Tuesday, March 7, 2017
Berlin's unfinished airport chief steps down
The head of Berlin's BER airport, Karsten Mühlenfeld, has signed a contract to leave the company early. The decision came as the planned opening of the new aviation hub suffered more delays and technical mishaps.
By Karsten Mühlenfeld
Following Mühlenfeld's resignation on Monday, the BER supervisory board named Berlin Secretary for Housing and Construction, Engelbert Lütke Daldrup, as the new CEO of the airport. The fact that Karsten Mühlenfeld is stepping down comes as no big surprise as the unfinished airport in Berlin keeps being haunted by a series of mishaps and technical plus organizational blunders.
Whoever is able to keep up with the timeline of mishaps and management changes at the unfinished BER airport in Berlin deserves a medal for having an unshakeable attention span.
Test yourself: Construction started in 2006. The airport was first set to open in late 2011, but construction delays prompted airport management to move the opening date to June 2012. But fire safety issues at the airport meant that schedule went up in smoke - along with technical affairs director Manfred Körtgen's job.
March 2013 was announced as the new opening date, convincing nobody who was paying attention, given the sheer amount of technical problems that inspectors uncovered every day. As such that date was moved one more time to October 2013 - to similar reaction. That the prominent architectural firm of Gerkan, Marg & Partners had been removed from the project earlier - with all their institutional know-how - did not help matters.
Are you still with us? Good, because 2013 proves an even more inauspicious year. The year started with a postponement of the opening date, which at this point is almost a matter of tradition, and a dismissal among the top ranks. The board also gave CEO Rainer Schwarz the boot.
Cell phones to the rescue?
This was the man who famously suggested dealing with the problem of faulty fire systems by having legions of workers stationed with cell phones at various points throughout the terminal, prepared to call the airport's fire station at any sigh of smoke or fire - a plan widely and justifiably ridiculed.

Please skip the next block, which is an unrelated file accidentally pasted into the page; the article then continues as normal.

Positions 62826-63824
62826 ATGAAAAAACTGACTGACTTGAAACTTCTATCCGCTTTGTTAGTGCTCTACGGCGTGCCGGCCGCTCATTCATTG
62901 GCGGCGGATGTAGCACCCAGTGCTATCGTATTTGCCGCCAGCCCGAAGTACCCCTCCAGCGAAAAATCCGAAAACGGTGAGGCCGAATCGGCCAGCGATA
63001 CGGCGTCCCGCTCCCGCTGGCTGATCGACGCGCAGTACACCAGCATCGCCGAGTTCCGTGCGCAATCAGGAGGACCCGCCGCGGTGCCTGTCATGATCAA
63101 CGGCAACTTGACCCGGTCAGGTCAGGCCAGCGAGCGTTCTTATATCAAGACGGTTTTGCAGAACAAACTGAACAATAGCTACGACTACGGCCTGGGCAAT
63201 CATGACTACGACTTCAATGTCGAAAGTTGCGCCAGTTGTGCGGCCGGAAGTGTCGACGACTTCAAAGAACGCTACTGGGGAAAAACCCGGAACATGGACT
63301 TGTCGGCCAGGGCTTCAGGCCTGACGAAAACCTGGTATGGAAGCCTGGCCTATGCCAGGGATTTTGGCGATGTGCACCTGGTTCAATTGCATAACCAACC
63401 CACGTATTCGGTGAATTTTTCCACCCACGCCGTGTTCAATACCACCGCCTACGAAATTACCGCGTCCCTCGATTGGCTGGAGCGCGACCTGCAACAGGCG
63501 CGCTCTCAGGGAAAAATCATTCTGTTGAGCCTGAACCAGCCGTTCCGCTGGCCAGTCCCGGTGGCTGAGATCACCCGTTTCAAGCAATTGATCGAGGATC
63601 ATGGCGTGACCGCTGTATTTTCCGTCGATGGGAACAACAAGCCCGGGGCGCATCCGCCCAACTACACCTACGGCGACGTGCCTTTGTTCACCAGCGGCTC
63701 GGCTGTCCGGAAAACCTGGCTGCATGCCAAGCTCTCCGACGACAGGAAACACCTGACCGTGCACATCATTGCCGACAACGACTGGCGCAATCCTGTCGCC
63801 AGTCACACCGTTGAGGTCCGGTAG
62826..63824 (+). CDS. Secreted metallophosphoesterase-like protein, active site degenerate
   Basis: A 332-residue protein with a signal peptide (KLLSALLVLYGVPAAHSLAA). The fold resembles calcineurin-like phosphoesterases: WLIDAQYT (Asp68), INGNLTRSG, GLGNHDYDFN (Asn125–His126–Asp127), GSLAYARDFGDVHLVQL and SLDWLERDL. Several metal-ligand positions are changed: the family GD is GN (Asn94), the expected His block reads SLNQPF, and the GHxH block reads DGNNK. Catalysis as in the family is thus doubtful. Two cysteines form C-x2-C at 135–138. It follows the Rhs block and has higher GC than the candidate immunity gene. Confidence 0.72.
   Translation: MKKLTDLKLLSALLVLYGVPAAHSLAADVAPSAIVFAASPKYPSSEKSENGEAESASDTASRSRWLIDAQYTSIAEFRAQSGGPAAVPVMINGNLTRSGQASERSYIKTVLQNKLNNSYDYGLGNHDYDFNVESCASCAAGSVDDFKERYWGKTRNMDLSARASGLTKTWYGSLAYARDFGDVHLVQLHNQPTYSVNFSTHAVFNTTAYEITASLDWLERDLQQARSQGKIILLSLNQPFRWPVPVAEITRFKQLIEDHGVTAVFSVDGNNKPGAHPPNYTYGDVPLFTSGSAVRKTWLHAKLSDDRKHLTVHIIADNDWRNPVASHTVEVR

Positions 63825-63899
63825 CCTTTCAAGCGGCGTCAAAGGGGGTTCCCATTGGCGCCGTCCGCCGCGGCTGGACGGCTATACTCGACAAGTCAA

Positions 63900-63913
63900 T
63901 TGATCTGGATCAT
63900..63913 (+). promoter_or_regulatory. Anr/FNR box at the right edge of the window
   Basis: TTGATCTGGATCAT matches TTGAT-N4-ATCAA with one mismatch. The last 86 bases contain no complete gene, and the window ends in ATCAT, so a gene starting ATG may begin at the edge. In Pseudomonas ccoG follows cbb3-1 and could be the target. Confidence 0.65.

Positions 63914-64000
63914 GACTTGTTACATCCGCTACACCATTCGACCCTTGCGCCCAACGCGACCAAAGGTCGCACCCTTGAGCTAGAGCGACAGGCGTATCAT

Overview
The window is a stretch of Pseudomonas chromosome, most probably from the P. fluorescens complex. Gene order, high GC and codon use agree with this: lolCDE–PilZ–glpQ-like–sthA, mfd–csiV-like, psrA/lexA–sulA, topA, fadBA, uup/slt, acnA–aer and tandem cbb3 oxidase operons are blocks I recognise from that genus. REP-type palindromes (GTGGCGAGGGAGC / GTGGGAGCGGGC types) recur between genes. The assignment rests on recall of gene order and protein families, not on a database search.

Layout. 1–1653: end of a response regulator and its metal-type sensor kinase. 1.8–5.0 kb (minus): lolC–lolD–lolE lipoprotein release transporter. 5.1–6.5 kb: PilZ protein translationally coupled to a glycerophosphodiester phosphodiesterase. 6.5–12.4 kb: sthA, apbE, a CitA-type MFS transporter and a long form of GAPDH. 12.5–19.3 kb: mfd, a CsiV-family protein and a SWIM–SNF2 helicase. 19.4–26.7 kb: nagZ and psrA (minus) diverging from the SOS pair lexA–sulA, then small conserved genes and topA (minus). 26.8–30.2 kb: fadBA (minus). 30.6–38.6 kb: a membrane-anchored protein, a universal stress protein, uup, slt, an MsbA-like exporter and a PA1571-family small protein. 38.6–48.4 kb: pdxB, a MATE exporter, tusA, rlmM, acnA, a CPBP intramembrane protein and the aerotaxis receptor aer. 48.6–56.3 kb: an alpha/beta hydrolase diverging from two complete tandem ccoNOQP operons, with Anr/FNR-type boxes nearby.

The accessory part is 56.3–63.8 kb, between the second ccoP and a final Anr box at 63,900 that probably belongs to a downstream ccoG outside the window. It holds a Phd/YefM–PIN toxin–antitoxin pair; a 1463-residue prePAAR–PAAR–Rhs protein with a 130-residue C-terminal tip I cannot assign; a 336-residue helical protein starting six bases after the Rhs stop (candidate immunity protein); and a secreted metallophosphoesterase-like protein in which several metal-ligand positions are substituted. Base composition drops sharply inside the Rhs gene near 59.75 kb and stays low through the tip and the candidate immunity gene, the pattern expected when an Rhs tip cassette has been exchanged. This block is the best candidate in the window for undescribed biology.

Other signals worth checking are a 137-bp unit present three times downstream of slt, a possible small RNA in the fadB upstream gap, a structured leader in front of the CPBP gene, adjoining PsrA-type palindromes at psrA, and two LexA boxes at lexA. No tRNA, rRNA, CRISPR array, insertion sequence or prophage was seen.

But Schwarz got the last laugh in the end. He later launched a wrongful termination suit, and walked away with 1.14 million euros ($1.2 million) in damages. If it's any consolation to the project's hopefully embarrassed leaders, that's a drop in the bucket compared to what's already been spent on it. From its original budget of 2 billion euros, costs have ballooned to more than 6 billion euros. And the state-owned company operating the airport burns through 17 million euros a month just to maintain the facility.
Hartmut Mehdorn, former CEO of Deutsche Bahn, replaced Schwarz in March 2013. Mehdorn hired Jochen Grossmann as technical head, only to let him go again in June 2014 amid a corruption probe. Less than half a year later, Grossman was convicted of corruption and fraud for demanding half a million euros from a potential contractor.
But the delay claimed another victim: the political career of Klaus Wowereit, Berlin's then mayor who had been popular until the project proved beyond his economic competence as chief of the airport's supervisory board. He had already left the board in 2013, but the embarrassing failures around the project took a toll on his mayoral office. He announced his resignation in August 2014.
The end of that year saw airport CEO Mehdorn throw in the towel too, to be replaced by Karsten Mühlenfeld. As his appointment was announced, Mühlenfeld said he was "looking forward" to the task of dealing with the "most important future project" for the region, inspiring incredulity in all corners of the city.
Perhaps he should have sounded less excited. This time, the path to an airport inauguration sometime this century is blocked by more than a thousand doors. That's not even metaphorical. More than a thousand automatic doors in the terminal have to be fixed so that they close properly in case of fire. Mühlenfeld had also been taken to task for muscling out his technical director Jörg Marks unfairly.
The pile-on of problems recently prompted Mühlenfeld to announce the latest postponement of the airport's opening date to some time in 2018. That's the sixth delay, delaying to his early departure.
In case you have managed to keep track. And by the way, congratulations on that medal for the unshakeable attention span.